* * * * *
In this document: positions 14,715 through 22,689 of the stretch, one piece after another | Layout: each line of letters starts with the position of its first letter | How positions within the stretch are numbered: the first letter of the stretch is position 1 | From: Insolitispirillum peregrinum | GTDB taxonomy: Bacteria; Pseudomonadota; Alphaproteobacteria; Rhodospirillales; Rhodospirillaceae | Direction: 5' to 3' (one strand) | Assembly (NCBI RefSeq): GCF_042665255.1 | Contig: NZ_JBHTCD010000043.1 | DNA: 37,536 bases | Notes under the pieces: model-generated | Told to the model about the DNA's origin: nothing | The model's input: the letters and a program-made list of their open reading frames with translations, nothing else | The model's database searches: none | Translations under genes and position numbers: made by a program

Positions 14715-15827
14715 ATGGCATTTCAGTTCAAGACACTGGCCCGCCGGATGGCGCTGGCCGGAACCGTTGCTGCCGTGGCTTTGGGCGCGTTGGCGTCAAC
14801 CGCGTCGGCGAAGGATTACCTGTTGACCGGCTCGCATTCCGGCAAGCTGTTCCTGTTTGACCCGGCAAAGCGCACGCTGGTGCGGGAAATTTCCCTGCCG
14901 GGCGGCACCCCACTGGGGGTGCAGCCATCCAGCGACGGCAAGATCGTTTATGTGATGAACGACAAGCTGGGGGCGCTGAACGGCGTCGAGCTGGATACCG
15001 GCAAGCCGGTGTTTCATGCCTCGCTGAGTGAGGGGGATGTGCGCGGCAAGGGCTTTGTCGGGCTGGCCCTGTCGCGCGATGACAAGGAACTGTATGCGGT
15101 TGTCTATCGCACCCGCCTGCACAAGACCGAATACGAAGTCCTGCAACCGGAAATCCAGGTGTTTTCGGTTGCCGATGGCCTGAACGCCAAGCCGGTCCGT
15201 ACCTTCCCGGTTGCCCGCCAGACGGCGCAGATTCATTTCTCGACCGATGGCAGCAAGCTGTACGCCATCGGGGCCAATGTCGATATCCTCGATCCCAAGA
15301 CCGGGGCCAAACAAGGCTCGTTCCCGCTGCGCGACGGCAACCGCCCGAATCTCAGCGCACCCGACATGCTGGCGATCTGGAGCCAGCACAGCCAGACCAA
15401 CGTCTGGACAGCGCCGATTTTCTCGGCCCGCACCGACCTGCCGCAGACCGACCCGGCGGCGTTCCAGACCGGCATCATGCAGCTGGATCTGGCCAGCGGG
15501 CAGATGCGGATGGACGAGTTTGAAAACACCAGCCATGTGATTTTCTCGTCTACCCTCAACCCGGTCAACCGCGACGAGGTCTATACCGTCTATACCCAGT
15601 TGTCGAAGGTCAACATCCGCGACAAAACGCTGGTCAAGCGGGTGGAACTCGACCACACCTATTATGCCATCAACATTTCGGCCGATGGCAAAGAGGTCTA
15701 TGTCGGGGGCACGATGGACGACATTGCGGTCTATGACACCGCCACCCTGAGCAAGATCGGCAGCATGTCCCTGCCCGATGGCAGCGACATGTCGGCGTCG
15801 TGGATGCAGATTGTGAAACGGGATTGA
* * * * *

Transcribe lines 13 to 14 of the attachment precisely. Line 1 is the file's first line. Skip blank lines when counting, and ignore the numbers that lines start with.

15701 TGTCGGGGGCACGATGGACGACATTGCGGTCTATGACACCGCCACCCTGAGCAAGATCGGCAGCATGTCCCTGCCCGATGGCAGCGACATGTCGGCGTCG
15801 TGGATGCAGATTGTGAAACGGGATTGA